In a corrupt system, can one man make a difference?
How do you punish a detective who challenges the corrupt elite? Send him to Hell. Detective Mollel has been stationed in a beaten-up town on the edge of Hell's Gate National Park. He hasn't been there long before he senses his new colleagues might have something to hide. And when a body is found in the nearby lake, he realises the local police could be involved in more than just extortion and bribery. But in Hell, nothing is ever as it seems . . .
'A compulsive whodunnit set in Kenya, where tribal politics can get you killed' Ian Rankin on the first Detective Mollel novel, THE HONEY GUIDE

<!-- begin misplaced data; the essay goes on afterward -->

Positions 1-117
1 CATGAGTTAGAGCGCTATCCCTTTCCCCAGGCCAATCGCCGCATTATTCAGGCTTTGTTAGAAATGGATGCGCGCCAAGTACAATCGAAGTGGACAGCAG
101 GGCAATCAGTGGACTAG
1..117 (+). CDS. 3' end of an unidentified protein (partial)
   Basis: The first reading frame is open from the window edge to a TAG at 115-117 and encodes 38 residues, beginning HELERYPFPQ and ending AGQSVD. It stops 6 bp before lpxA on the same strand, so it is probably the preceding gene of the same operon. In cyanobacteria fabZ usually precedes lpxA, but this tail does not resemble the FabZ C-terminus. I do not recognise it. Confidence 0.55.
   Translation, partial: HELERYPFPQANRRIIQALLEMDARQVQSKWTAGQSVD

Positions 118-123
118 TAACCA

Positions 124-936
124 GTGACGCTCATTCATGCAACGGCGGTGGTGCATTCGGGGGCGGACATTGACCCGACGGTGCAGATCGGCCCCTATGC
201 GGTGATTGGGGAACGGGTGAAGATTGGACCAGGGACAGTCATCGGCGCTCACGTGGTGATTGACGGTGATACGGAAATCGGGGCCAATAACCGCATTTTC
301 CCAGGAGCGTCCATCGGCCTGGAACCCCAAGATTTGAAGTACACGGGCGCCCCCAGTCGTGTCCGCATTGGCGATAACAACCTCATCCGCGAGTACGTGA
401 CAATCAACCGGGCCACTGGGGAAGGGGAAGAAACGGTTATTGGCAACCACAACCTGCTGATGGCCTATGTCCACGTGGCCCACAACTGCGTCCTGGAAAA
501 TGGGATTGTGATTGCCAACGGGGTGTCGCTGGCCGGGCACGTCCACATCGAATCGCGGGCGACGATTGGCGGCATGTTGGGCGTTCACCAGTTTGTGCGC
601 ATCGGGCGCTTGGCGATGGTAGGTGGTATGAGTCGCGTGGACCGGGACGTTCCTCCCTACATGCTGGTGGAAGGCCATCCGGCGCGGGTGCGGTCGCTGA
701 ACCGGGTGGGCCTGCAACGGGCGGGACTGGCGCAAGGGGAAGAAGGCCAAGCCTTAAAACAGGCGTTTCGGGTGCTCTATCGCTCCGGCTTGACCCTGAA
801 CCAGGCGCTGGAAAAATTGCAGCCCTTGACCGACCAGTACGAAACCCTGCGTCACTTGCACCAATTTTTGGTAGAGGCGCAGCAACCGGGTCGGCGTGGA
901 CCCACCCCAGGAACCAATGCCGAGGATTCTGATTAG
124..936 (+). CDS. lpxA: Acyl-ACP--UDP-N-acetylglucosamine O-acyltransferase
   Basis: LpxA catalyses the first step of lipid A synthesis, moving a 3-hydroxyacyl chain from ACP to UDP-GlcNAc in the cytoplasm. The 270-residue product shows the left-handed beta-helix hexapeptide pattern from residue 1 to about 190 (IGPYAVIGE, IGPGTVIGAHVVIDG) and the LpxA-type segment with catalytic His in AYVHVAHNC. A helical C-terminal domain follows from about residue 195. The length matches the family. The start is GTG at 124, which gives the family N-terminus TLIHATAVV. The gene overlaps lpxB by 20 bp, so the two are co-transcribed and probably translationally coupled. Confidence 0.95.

The jaw-dropping opening of Crompton's outstanding second Detective Mollel novel (after 2013's Hour of the Red God) finds the honest Nairobi cop, a Maasai, in prison, surrounded by hostile inmates. When the criminal who runs the prison, Mdosi, summons Mollel to his private room and asks why his men on the outside keep disappearing, their meeting ends in violence. A guard hears a disturbance and catches the detective red-handed, holding a bloody shard of glass and standing over Mdosi's body. A flashback presents the events of the previous week. In doing his job too well by solving a prostitute's murder, Mollel has outraged "some of the most powerful people in the city." His boss demotes and transfers him, literally, to Hell, a small town near Kenya's Hell's Gate national park. Greeted with suspicion by the corrupt local police force, Mollel ends up on a twisted path that leads to his incarceration. Crompton effectively integrates Maasai culture into the absorbing plot. Agency: William Morris Endeavor (U.K.).